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Will uncleared margin rules change the FX landscape?

Will uncleared margin rules change the FX landscape?

As the next phases of uncleared margin rules come into force, there will be an economic driver for more clearing of FX. By Phil Hermon, Executive Director of FX Products at CME Group

Among foreign exchange market participants, there is a nearly unanimous view that uncleared margin rules (UMR) are the major catalyst for the adoption of central clearing for over-the-counter (OTC) FX derivatives.

This conclusion may in and of itself seem evident given that the higher volumes of FX clearing only really began in 2016 in line with the first phase of UMR, and that those volumes (and number of participants in the cleared ecosystem) continued to grow over 2017 and 2018 as the UMR phases continued to roll out.

SIMMple Economics?

For entities directly impacted by UMR, ISDA SIMM is the most prevalent model for the calculation of the Initial Margin (IM) requirements that have to be posted by both counterparts to every trade (Not all bilateral FX Trades are directly captured in the initial margin calculation under UMR. For example, physical FX Forwards are excluded, while both non-deliverable forwards and FX options are included.)

The headline comparison of ISDA SIMM versus a clearing house IM model often centers on the Margin Period of Risk (MPOR), with ISDA SIMM using a 10-day MPOR and a clearing house such as CME Clearing using a 5-day MPOR.

The model differences do, however, go far deeper than the time horizon for coverage. This can be illustrated in a side-by-side comparison of the indicative IM as a percentage of notional requirement on positions cleared to CME Clearing and the same positions under ISDA SIMM in the bilateral environment (Analysis conducted by CME Group in October 2019 on standalone long $3 billion notional one-week maturity non-deliverable forward trades)

These IM model differences are only the first level consideration in trying to mitigate and optimize the funding costs imposed by UMR.

Migrating trades from a number of bilateral trading counterparts to clearing also enables all of the positions to be netted, and for any correlations and offsets in the portfolio to be recognized.


Embracing Complexity

If the voluntary clearing of FX is indeed all about economics and centered on market participants working to reduce costs, then the next two years could be very interesting in terms of further developments within the FX marketplace.

The calculator below illustrates the main economic factors for consideration in the cleared environment, and of these we feel that liquidity add-ons, default fund construction and clearing house fees are the additional areas of complexity that market participants should ideally revisit, understand and include in their optimization decisions rather than just considering the model and netting benefits of moving from ISDA SIMM to a clearinghouse.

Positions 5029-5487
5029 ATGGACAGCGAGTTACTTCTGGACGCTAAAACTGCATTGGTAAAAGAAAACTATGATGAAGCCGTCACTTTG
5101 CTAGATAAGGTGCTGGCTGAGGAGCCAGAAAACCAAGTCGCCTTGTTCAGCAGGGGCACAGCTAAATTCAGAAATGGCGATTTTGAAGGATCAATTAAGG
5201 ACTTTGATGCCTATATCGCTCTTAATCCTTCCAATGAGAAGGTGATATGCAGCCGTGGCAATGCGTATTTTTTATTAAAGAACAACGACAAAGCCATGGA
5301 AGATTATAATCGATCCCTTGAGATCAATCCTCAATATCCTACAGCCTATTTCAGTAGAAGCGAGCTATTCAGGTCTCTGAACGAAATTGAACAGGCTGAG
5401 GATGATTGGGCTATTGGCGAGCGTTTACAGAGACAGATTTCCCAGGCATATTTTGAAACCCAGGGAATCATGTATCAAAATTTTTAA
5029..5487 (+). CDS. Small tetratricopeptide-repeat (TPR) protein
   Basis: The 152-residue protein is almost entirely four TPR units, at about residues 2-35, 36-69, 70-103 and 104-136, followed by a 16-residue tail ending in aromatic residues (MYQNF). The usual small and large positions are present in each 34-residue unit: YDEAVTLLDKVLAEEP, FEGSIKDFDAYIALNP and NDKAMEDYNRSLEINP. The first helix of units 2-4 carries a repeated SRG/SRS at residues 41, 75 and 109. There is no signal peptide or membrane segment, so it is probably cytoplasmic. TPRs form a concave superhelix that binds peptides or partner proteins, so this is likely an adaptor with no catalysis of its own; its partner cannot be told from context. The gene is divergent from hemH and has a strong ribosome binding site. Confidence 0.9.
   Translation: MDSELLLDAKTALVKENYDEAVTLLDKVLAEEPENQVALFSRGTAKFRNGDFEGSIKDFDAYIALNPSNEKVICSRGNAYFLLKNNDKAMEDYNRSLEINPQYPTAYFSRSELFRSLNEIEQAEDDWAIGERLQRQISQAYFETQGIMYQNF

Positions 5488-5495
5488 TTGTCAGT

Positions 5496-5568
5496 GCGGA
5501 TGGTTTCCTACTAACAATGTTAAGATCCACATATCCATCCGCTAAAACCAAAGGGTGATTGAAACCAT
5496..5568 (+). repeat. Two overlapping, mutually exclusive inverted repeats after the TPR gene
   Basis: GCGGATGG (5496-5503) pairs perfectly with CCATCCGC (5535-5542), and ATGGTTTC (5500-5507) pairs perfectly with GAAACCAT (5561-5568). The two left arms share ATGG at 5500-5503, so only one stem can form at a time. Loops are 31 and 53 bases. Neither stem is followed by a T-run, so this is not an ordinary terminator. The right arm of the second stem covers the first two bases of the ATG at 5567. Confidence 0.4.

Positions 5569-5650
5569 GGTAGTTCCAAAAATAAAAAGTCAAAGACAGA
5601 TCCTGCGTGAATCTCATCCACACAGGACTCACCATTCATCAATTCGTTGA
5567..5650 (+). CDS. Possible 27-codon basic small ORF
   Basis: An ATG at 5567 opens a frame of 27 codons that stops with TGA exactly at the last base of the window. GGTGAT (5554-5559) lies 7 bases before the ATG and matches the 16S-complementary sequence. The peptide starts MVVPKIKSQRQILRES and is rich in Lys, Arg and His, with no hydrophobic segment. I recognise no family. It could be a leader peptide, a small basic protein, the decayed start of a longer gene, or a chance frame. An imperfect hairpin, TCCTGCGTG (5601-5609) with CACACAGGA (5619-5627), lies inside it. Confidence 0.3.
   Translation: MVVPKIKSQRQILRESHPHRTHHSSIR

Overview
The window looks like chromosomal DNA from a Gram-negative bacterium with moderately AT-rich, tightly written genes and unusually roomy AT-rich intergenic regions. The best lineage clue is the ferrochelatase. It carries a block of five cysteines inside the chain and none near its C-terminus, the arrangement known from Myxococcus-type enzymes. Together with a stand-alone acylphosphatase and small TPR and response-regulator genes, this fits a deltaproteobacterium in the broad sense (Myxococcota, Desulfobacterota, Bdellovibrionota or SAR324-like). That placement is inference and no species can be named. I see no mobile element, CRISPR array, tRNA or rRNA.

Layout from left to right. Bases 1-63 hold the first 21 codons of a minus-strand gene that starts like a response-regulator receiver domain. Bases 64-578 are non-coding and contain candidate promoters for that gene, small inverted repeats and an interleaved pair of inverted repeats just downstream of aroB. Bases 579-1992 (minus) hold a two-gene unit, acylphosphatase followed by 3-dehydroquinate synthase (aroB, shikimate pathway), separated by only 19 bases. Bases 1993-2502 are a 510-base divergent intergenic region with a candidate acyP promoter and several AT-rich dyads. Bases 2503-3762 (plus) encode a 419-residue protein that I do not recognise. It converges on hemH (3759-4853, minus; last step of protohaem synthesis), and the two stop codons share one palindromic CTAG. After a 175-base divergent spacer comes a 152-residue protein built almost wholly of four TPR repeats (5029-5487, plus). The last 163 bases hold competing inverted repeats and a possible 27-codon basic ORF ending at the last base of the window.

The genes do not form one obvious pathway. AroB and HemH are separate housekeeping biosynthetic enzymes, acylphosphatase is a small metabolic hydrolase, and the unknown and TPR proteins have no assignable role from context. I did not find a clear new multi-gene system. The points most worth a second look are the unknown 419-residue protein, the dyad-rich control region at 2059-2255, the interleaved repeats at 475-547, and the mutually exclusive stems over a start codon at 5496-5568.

Wider Adoption

As UMR Phases 5 and 6 come in to force in September 2020 and 2021, respectively, there will be a clear economic driver for more firms across both the buy side and sell side to embrace clearing of FX. Such a strong drive to clearing can arguably feel like an implicit clearing mandate.

It is, however, worth noting that depending on the entity involved, the adoption of Listed FX Futures & Options and/or OTC clearing for FX isn’t always driven by initial margin optimization alone.

For example, clearing can assist dealers in freeing up their balance sheet and helping to improve return on equity by moving FX forwards, options and swaps in to a clearing house. Whilst for a buy side firm not using a FX prime broker, clearing may provide an effective mechanism to free up bilateral credit lines, access more liquidity providers, achieve netting for daily settlements and automate the trade allocation process.

While this combination of potential benefits may serve as tailwinds for market participants to revisit using Listed FX futures & Options and OTC clearing for FX, it also remains true that clearing is not available for all FX products and won’t necessarily be relevant for all FX market participants – especially those not directly impacted by UMR and those with economic prime brokerage arrangements.

It may feel like there is an implicit clearing mandate of FX products for some market participants, but it remains very much a voluntary choice to help those trading in FX markets achieve margin efficiencies and to optimize their trading activities.

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